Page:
For years, many businesses were prevented from getting the full benefits from their R&D tax credits, even though they engaged in qualified activities. The reason for this problem was the alternative minimum tax (AMT). However, due to the PATH Act, many eligible small businesses (ESBs) no longer face that burden.
The PATH Act includes provisions allowing certain taxpayers to offset AMT liabilities with their R&D tax credits for every taxable year on or after 2016.
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Like most tax laws, the AMT is full of hard-to-discern nuances that require taxpayers to consider carefully. First, however, let’s look at a simplified definition: it’s a federal income tax that’s levied on qualifying individuals and corporations. It’s a required alternative to income tax and triggered when a taxpayer generates income above a designated threshold.
AMT calculations start with taxable income and systematically eliminate certain deductions, like medical expenses, state income tax, some forms of depreciation, etc. After removing those deductions, the AMT gets recalculated using a flat percentage, which allows entities to compare the calculated tentative minimum tax (TMT) to their calculated regular tax. Then, once both taxes are computed, the taxpayer pays the higher amount.
Considerations of R&D Credits & AMT
Once taxpayers in the R&D space recognize the basic AMT guidelines, it’s not uncommon for them to wonder how the AMT will affect their R&D tax credits.
So, can R&D credits offset AMT? If you want a short answer: yes. However, this is a fairly new development. Previous generations of business owners didn’t have the ability to offset their TMT—only their regular income tax. Previously, taxpayers that had to pay TMT could not receive a reduction or refund when filing their R&D tax credits.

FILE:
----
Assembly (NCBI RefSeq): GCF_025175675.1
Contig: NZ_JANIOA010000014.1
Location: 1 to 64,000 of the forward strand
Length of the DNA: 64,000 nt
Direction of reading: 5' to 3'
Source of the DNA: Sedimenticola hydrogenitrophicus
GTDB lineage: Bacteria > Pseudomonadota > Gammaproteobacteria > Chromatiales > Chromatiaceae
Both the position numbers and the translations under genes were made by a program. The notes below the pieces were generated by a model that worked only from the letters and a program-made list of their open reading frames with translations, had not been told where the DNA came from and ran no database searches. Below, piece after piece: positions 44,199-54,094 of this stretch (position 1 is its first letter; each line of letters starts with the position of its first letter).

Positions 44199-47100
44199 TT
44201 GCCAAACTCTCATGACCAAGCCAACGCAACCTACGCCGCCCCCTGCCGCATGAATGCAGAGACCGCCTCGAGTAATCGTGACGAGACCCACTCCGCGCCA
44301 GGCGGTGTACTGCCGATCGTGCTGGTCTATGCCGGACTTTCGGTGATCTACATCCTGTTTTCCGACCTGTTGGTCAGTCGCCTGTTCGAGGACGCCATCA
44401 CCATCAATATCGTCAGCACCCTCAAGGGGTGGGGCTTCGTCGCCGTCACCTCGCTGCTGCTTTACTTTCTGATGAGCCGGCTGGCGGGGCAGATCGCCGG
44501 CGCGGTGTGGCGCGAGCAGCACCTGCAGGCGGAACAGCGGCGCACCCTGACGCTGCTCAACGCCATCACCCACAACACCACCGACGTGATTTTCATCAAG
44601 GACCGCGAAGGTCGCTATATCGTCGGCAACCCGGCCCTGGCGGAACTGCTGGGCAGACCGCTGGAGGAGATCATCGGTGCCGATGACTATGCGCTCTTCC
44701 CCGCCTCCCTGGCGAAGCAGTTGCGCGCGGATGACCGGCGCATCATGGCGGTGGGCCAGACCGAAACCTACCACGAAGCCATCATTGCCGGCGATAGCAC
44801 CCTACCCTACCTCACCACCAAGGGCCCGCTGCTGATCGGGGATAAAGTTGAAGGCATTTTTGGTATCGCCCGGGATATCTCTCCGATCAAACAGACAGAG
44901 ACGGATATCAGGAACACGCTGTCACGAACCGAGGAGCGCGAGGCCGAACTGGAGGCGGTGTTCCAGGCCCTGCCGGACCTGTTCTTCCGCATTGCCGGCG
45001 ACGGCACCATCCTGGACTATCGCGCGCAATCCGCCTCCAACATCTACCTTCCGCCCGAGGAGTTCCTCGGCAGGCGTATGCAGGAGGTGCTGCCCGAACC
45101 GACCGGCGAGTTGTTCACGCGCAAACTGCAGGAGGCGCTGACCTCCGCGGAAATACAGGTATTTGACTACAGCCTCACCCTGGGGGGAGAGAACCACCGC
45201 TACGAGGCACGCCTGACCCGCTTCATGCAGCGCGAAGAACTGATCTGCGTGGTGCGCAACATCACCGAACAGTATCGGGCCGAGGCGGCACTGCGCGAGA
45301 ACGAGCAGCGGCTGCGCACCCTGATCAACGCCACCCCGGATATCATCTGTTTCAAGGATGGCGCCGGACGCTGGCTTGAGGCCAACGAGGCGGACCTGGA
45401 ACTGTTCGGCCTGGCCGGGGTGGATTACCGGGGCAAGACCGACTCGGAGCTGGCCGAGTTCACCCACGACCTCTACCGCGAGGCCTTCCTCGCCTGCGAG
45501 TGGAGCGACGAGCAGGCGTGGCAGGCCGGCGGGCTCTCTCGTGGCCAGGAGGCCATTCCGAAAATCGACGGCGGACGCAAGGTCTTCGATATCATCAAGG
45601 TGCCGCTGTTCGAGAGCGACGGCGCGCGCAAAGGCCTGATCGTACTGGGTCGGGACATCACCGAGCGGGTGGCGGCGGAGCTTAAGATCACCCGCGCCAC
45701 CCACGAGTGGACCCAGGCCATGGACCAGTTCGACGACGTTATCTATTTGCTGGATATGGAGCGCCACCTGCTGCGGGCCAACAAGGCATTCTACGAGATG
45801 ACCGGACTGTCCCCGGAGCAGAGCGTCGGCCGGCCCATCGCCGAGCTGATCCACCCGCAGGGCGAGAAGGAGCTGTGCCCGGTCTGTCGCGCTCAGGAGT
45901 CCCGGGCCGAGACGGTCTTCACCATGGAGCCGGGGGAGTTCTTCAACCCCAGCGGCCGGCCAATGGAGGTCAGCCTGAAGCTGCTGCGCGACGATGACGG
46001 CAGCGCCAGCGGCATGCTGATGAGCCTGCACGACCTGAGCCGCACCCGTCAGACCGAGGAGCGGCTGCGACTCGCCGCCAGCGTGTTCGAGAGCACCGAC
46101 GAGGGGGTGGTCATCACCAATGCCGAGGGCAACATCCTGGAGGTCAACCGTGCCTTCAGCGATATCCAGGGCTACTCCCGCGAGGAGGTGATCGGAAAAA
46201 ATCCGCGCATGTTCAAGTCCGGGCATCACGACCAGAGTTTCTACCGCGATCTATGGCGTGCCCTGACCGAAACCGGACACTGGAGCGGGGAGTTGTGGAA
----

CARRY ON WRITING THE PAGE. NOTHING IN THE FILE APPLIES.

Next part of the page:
In the 2010 tax year, struggling taxpayers were offered an exception by Congress. That tax year, they could utilize some Section 38 tax credits (like R&D) against their AMT. However, it was short-lived, and the exception was eliminated the following tax year. That is, until 2015, when Congress passes the PATH Act.
They implemented the PATH Act to help eliminate many of the barriers that business owners faced when trying to claim their R&D credits. The legislation also helped streamline the access to the credit for ESBs, allowing them to leverage up to $250,000 of their R&D credits against their liability for payroll tax each year. Finally, the act allowed ESBs with qualifying R&D activities to offset their AMT with their research and development credits. The PATH Act was a major win for many taxpayers looking to reduce their tax obligation and create new cash flow opportunities.
Limitations of AMT
Before the PATH Act, the AMT restrictions prevented otherwise qualified companies from using 100% of their R&D tax credit. Their leftover credits often got carried forward. However, due to the PATH act, ESBs can now offset their AMT using their R&D tax credits for years beginning in 2016.